Did liquor privatization increase DUIs and alcohol related arrests?
No. Based on the latest numbers, the alcohol infused Armageddon that we were warned about if voters approved I-1183 ending the state's nearly 80 year old-liquor monopoly was more of a scare tactic than based on the actual experience of the 33 states across the country with private liquor sales.
Here is data provided by the Washington State Patrol:
Does that mean we should rejoice at the still high number of alcohol related arrests and accidents? No, but maybe, just maybe, Washingtonians are a little more responsible than opponents of I-1183 gave them credit for.
Here are the most recent compliance check numbers provided by the Washington State Liquor Control Board.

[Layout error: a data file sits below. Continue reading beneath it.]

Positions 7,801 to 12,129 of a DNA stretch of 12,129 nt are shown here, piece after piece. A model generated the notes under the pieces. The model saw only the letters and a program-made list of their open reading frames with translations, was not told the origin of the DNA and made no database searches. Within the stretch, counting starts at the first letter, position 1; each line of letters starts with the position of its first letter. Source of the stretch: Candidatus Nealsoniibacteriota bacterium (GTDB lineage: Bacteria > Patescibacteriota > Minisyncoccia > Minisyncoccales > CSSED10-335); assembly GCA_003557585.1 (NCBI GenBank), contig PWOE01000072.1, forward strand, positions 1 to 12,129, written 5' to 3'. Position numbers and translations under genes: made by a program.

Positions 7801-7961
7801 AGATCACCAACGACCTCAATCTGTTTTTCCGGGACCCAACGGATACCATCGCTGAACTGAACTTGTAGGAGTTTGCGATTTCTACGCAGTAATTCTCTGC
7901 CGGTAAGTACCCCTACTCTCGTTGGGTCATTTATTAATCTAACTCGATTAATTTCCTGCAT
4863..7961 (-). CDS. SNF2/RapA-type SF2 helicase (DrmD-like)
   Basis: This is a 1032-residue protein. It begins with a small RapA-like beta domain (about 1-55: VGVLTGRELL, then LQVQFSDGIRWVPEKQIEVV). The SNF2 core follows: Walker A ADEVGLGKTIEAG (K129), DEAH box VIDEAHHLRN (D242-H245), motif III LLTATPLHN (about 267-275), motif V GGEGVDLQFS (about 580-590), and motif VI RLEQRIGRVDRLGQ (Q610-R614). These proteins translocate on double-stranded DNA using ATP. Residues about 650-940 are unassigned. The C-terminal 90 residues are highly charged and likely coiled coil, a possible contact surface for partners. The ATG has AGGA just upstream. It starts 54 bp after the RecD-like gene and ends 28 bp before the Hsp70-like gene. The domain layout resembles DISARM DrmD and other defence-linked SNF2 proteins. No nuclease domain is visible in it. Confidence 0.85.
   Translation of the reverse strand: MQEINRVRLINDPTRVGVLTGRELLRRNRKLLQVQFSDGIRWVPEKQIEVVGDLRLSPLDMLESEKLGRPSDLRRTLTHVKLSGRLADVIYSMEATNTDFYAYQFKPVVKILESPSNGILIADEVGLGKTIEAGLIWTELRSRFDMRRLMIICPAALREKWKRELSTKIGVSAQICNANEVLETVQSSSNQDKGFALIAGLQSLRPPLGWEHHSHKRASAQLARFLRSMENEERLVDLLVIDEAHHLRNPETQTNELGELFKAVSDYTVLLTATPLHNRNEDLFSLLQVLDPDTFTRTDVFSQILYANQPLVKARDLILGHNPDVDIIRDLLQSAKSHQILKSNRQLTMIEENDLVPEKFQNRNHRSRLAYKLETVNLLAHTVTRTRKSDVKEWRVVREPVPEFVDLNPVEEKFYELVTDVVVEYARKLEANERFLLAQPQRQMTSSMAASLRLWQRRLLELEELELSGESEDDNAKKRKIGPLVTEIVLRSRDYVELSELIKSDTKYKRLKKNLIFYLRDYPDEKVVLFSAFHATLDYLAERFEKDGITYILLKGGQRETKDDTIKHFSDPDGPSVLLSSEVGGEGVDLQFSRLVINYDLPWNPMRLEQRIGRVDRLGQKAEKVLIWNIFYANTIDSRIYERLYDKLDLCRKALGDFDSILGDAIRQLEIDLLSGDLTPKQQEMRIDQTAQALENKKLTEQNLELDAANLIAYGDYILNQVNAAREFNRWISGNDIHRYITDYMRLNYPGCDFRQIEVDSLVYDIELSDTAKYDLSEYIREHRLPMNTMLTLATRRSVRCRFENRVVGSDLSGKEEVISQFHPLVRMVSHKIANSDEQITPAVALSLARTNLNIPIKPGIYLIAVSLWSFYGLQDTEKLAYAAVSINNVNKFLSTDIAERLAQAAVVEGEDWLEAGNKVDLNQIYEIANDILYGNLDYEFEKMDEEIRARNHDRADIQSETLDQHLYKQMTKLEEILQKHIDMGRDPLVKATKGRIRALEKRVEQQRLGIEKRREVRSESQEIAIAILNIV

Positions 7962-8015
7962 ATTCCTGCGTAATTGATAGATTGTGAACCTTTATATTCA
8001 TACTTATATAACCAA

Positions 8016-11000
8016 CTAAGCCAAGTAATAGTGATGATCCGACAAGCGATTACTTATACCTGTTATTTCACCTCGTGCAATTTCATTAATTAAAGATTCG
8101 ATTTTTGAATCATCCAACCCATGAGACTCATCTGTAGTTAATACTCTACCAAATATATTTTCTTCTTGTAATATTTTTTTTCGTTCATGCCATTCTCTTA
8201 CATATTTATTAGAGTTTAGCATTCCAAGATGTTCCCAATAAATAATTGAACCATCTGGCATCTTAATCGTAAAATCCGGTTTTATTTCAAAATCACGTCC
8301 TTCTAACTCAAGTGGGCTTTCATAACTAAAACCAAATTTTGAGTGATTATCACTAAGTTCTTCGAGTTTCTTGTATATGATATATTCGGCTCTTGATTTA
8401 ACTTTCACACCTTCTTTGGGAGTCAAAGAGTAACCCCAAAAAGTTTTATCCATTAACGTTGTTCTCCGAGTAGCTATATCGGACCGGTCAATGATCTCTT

While the potential public safety problems of liquor sales privatization appear to have been oversold, the amount of revenue generated from private liquor sales was undersold.
Here are the updated state liquor tax collections according to the Department of Revenue.
Given then fact liquor tax revenues are exceeding expectations and remembering the state's notorious ranking for the highest liquor taxes in the country, lawmakers should revisit what the appropriate level of liquor taxes and fees should be.